Enhancing the Six Phase II Detoxification Pathways by Consuming the Necessary Nutrients


The detoxification system of the body consists of three phases that process toxins for excretion from the body.  The Phase I detoxification pathway is responsible for breaking fat-soluble toxins down and then sending the metabolites to the Phase II detoxification pathways, which builds new substances from the metabolites by adding molecules to them, which is called conjugation.

The purpose of the addition or conjugation of new substances to the Phase I toxic metabolites is to convert them into water-soluble forms and make them easier to transport, more stable and more functional for the body to excrete.  Once the toxic metabolites are conjugated by Phase II substances, Phase III molecules transport the stable toxins out of the body through the urine and/or bile.

There are 6 Phase II detoxification pathways in the body.  Each conjugation pathway serves a specific purpose of detoxifying certain toxins and requires specific nutrients to function.  These 6 detoxification pathways include:

  • Glutathione conjugation
  • Methylation
  • Sulfation
  • Acylation/Glycation
  • Acetylation
  • Glucuronidation

These 6 conjugation pathways are found primarily in the liver and in various other locations within the body:

Locations of Phase 2 Conjugation Pathways

Conjugation System Location in Body
Acylation/Glycation  conjugation liver, kidney
Glutathione conjugation liver, kidney
Glucuronidation liver, kidney, intestine, lung, skin, prostate, brain
Acetylation liver, lung, spleen, gastric mucosa, RBCs, lymphocytes
Sulfation liver, kidney, intestine
Methylation liver, kidney, lung, CNS

Source:  Liston HL, Markowitz JS, DeVane CL (October 2001). “Drug glucuronidation in clinical psychopharmacology”. J Clin Psychopharmacol 21 (5): 500–15. doi:10.1097/00004714-200110000-00008. PMID 11593076

In order for each conjugation pathways to function properly, they require specific nutrients.  These nutrients are listed in the Table below:

Phase II Conjugation Pathways

Conjugation PathwayFunctionDetoxifiesNutrients to Enhance
Conjugation PathwayFunctionDetoxifiesNutrients to Enhance
Glutathione conjugationGlutathione is an intracellular antioxidant. It is synthesized from the amino acids cysteine, glutamic acid, and glycine. It is synthesized from the amino acids cysteine, glutamic acid, and glycine. Glutathione conjugation is used to eliminate toxins through the lungs, intestines and kidneys, as well as the liver. Exposure to high levels of toxins and heavy metals deplete glutathione faster than it can be replenishedFat soluble toxins: solvents, herbicides, fungicides, hydrocarbons and lipid peroxides. Heavy metals (mercury, cadmium, lead). Nicotine and toxins from tobacco smoke. AlcoholCruciferous vegetables, Vitamin C, Alpha lipoic acid, whey protein, N-Acetyl-Cysteine, Glutamine and methionine, milk thistle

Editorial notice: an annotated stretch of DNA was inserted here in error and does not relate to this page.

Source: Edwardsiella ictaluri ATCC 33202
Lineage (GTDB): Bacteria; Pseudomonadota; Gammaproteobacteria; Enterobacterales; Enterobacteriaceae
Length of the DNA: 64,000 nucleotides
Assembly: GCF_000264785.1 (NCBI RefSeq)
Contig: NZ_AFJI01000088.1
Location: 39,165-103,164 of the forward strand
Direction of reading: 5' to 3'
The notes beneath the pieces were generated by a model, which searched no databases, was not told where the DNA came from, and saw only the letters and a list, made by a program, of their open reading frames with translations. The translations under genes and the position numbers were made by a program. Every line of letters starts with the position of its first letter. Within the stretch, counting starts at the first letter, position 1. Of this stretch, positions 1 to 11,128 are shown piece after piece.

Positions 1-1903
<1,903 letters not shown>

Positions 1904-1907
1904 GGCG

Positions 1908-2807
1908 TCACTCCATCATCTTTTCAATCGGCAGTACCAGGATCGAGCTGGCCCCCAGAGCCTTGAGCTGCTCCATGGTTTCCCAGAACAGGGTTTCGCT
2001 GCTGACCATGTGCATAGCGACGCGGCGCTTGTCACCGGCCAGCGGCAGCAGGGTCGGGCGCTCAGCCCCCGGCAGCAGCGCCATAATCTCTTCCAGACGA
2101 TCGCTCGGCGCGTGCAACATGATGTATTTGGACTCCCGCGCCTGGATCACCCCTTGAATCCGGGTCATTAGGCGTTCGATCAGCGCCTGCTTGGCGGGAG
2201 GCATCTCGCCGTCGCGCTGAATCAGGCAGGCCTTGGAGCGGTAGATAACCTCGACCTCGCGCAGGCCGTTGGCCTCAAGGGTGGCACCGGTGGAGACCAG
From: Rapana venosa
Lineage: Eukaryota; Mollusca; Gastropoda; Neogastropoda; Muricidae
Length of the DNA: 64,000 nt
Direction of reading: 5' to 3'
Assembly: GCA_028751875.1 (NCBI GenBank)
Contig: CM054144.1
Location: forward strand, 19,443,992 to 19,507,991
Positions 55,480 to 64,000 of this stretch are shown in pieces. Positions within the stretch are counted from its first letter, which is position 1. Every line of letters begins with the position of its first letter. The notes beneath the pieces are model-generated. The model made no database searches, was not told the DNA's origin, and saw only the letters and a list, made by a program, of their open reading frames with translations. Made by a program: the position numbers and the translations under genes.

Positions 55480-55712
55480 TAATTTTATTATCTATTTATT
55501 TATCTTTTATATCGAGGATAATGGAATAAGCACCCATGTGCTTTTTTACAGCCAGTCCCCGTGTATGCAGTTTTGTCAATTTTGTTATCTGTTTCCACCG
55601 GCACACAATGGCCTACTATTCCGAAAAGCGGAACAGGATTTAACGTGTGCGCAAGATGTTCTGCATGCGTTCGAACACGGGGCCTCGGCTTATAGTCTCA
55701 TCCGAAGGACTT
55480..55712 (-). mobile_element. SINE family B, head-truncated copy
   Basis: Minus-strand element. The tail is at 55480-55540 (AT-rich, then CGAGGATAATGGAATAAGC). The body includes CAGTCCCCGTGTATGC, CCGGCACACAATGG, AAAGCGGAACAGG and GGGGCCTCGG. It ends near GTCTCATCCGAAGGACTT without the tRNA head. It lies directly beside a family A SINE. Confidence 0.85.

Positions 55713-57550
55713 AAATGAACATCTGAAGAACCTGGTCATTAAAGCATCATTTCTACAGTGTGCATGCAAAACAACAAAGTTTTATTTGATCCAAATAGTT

MethylationMethylation conjugates toxins to methyl groups, particularly the amino acid methionineHormones: estrogen, melatonin. Neurotransmitters: Epinephrine and norepinephrine, dopamine, histamine, serotonin. It converts pyridine, sulphites and hypochlorites into compounds excreted through the lungsAmino acid: methionine, B-Vitamins: B12, B6 and Folic acid, Choline, Betaine (TMG), Magnesium, Zinc, SAMe (S-adenosylmethionine)
SulfationConjugates toxins to sulfur compounds. Sulfation requires sulphate and is limited by the amount present in the body. Sulphate may be ingested from food, but is also produced by the action of the enzyme cysteine dioxygenase on the amino acid cysteine. Sulfoxidation, a final stage of methylation, transforms toxic sulfites into sulfateacetaminophen, Food additives: aspartame, Hormones and neurotransmitters: cortisol, thyroid, steroidal, Toxins from intestinal bacteria, Various environmental toxins, XenoestrogensMethionine and cysteine, sulfur rich vegetables, B Vitamins: B1, B2 and B12, Magnesium, Zinc, MSM, N-Acetyl-Cysteine, Indole-3-Carbinol
Amino Acid Conjugation: Acylation/GlycinationAttaching toxins to amino acids glycine, glutamine and tuarine. Attaching toxins to glycine is also known as glycinationBenzoate, Salycilates (aspirin), Toluene (industrial solvent)Protein-rich foods, Amino acids: glycine, taurine, glutamine, arginine, and ornithine
AcetylationAttaches acetyl co-A to toxins. Poor acetylation prolongs the life span of drugs and other toxic chemicals in the body, thus enhancing their toxicityNeurotransmitters: histamine, serotonin, Salicylic acid, PABA, Sulfa drugs, environmental toxins, tobacco smoke, exhaust fumesPantothenic acid (B5), Vitamin C, Thiamine (Vitamin B1)